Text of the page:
Project description:The diversity of coral reef and soft sediment ecosystems in the Red Sea has to date received limited scientific attention. This study investigates changes in the community composition of both reef and macrobenthic communities along a cross shelf gradient. Coral reef assemblages differed significantly in species composition and structure with location and depth. Inner shelf reefs harbored less abundant and less diverse coral assemblages with higher percentage macroalgae cover. Nutrient availability and distance from the shoreline were significantly related to changes in coral composition and structure. This study also observed a clear inshore offshore pattern for soft sediment communities. In contrast to the coral reef patterns the highest diversity and abundance of soft sediment communities were recorded at the inshore sites, which were characterized by a higher number of opportunistic polychaete species and bivalves indicative of mild disturbance. Sediment grain size and nutrient enrichment were important variables explaining the variability. This study aims to contribute to our understanding of ecosystem processes and biodiversity in the Red Sea region in an area that also has the potential to provide insight into pressing topics, such as the capacity of reef systems and benthic macrofaunal organisms to adapt to global climate change.
Project description:Fishing and pollution are chronic stressors that can prolong recovery of coral reefs and contribute to ecosystem decline. While this premise is generally accepted, management interventions are complicated because the contributions from individual stressors are difficult to distinguish. The present study examined the extent to which fishing pressure and pollution predicted progress towards the Micronesia Challenge, an international conservation strategy initiated by the political leaders of 6 nations to conserve at least 30% of marine resources by 2020. The analyses were rooted in a defined measure of coral-reef-ecosystem condition, comprised of biological metrics that described functional processes on coral reefs. We report that only 42% of the major reef habitats exceeded the ecosystem-condition threshold established by the Micronesia Challenge. Fishing pressure acting alone on outer reefs, or in combination with pollution in some lagoons, best predicted both the decline and variance in ecosystem condition. High variances among ecosystem-condition scores reflected the large gaps between the best and worst reefs, and suggested that the current scores were unlikely to remain stable through time because of low redundancy. Accounting for the presence of marine protected area (MPA) networks in statistical models did little to improve the models' predictive capabilities, suggesting limited efficacy of MPAs when grouped together across the region. Yet, localized benefits of MPAs existed and are expected to increase over time. Sensitivity analyses suggested that (i) grazing by large herbivores, (ii) high functional diversity of herbivores, and (iii) high predator biomass were most sensitive to fishing pressure, and were required for high ecosystem-condition scores. Linking comprehensive fisheries management policies with these sensitive metrics, and targeting the management of pollution, will strengthen the Micronesia Challenge and preserve ecosystem services that coral reefs provide to societies in the face of climate change.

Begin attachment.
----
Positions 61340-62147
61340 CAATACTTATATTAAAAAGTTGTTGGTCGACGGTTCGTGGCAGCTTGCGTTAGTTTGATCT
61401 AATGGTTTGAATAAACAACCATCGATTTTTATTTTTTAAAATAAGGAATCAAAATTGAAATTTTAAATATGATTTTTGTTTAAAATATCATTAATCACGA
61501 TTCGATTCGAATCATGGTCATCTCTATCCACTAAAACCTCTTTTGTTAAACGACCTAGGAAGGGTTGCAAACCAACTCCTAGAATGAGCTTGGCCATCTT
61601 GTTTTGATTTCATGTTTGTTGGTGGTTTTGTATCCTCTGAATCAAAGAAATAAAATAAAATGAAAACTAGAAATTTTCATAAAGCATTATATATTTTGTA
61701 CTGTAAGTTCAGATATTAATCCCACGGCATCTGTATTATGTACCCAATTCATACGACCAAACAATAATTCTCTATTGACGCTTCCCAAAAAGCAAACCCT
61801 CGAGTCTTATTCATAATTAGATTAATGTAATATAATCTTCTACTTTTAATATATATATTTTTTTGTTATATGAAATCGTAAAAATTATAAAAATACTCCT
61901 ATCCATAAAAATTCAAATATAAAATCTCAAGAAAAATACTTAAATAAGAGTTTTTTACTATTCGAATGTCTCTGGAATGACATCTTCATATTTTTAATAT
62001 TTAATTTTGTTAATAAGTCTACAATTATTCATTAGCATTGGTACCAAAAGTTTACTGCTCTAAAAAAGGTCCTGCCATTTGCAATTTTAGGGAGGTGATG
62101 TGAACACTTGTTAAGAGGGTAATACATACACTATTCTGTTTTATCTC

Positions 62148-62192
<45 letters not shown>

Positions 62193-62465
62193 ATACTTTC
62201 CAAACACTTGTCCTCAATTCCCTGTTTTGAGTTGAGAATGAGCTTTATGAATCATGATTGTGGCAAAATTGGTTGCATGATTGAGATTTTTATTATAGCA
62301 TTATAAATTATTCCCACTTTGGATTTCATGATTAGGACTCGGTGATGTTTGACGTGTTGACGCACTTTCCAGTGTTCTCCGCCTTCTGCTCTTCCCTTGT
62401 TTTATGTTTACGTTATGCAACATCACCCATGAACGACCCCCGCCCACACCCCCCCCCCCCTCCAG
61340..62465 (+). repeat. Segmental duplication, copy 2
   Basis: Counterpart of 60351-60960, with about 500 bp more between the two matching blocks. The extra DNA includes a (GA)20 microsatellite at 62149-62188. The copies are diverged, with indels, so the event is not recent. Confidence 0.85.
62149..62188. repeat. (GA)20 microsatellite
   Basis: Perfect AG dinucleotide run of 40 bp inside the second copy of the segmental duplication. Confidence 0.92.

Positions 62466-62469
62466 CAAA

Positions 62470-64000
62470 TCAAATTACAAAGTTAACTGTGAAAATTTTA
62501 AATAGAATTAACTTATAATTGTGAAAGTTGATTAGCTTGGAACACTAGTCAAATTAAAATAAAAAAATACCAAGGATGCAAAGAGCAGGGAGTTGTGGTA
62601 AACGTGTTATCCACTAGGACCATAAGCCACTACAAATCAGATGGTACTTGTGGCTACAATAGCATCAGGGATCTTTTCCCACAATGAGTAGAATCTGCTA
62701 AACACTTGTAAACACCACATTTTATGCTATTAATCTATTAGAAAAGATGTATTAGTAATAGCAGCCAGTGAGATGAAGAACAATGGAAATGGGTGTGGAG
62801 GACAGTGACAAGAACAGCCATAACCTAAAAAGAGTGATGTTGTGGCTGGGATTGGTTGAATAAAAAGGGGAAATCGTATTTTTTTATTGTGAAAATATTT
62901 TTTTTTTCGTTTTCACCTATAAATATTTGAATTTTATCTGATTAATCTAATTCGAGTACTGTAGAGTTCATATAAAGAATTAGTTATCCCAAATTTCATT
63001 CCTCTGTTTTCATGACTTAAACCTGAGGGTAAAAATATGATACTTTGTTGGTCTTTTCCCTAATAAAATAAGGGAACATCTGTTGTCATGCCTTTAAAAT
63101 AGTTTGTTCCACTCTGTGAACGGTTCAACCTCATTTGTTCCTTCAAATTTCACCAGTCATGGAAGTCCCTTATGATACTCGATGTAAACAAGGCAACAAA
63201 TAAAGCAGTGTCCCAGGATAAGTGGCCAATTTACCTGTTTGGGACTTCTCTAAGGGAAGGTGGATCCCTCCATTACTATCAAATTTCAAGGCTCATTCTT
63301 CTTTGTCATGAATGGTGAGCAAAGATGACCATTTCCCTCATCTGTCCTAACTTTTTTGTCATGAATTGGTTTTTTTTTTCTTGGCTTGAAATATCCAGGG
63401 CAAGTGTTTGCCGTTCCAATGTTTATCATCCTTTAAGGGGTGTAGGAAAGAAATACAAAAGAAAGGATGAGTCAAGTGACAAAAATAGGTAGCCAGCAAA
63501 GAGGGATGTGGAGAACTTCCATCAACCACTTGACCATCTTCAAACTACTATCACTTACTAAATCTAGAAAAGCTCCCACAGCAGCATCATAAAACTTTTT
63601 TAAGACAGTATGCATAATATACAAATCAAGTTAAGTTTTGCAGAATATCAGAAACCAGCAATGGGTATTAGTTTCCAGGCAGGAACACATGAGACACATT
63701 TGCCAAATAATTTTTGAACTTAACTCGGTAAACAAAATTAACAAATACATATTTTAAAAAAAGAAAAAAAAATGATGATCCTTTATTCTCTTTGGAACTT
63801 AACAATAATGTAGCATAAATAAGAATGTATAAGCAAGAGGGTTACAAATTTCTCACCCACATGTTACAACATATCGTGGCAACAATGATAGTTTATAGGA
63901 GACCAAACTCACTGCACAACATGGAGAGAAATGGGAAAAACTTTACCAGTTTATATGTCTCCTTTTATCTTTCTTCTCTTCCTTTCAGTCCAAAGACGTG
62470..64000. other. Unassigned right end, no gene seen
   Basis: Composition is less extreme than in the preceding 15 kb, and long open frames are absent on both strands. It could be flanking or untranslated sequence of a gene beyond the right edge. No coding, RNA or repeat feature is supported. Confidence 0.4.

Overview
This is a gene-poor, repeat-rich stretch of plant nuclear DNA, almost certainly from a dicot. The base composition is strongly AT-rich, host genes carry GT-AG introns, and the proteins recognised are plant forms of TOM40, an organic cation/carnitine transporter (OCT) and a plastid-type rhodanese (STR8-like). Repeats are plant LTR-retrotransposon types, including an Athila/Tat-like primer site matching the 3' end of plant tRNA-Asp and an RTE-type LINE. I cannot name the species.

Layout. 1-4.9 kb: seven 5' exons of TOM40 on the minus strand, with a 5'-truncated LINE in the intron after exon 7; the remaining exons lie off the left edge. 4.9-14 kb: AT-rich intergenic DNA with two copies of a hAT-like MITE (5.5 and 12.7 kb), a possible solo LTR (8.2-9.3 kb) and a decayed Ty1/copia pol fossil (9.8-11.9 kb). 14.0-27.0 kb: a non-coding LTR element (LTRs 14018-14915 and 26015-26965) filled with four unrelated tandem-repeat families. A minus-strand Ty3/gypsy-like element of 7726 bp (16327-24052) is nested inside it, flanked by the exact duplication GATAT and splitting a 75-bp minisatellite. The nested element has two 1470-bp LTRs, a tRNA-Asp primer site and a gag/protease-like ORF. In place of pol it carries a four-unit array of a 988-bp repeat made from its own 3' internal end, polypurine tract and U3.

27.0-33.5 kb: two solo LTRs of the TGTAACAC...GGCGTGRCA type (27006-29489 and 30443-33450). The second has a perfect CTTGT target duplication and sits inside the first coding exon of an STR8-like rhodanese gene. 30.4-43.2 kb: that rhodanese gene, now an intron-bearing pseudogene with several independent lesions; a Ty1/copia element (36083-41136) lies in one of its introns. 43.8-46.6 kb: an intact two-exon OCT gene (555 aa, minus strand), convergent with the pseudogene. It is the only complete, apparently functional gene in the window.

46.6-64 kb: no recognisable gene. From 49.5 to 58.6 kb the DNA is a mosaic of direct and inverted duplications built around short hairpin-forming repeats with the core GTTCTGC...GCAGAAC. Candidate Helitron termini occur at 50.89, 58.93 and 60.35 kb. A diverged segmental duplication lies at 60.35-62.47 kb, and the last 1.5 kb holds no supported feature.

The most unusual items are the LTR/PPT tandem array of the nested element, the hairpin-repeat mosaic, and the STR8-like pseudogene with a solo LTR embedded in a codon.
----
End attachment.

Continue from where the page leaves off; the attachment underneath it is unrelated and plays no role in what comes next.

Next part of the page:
Project description:Parts of coral reefs from New Caledonia (South Pacific) were registered at the UNESCO World Heritage list in 2008. Management strategies aiming at preserving the exceptional ecological value of these reefs in the context of climate change are currently being considered. This study evaluates the appropriateness of an exclusive fishing ban of herbivorous fish as a strategy to enhance coral reef resilience to hurricanes and bleaching in the UNESCO-registered areas of New Caledonia. A two-phase approach was developed: 1) coral, macroalgal, and herbivorous fish communities were examined in four biotopes from 14 reefs submitted to different fishing pressures in New Caledonia, and 2) results from these analyses were challenged in the context of a global synthesis of the relationship between herbivorous fish protection, coral recovery and relative macroalgal development after hurricanes and bleaching. Analyses of New Caledonia data indicated that 1) current fishing pressure only slightly affected herbivorous fish communities in the country, and 2) coral and macroalgal covers remained unrelated, and macroalgal cover was not related to the biomass, density or diversity of macroalgae feeders, whatever the biotope or level of fishing pressure considered. At a global scale, we found no relationship between reef protection status, coral recovery and relative macroalgal development after major climatic events. These results suggest that an exclusive protection of herbivorous fish in New Caledonia is unlikely to improve coral reef resilience to large-scale climatic disturbances, especially in the lightly fished UNESCO-registered areas. More efforts towards the survey and regulation of major chronic stress factors such as mining are rather recommended. In the most heavily fished areas of the country, carnivorous fish and large targeted herbivores may however be monitored as part of a precautionary approach.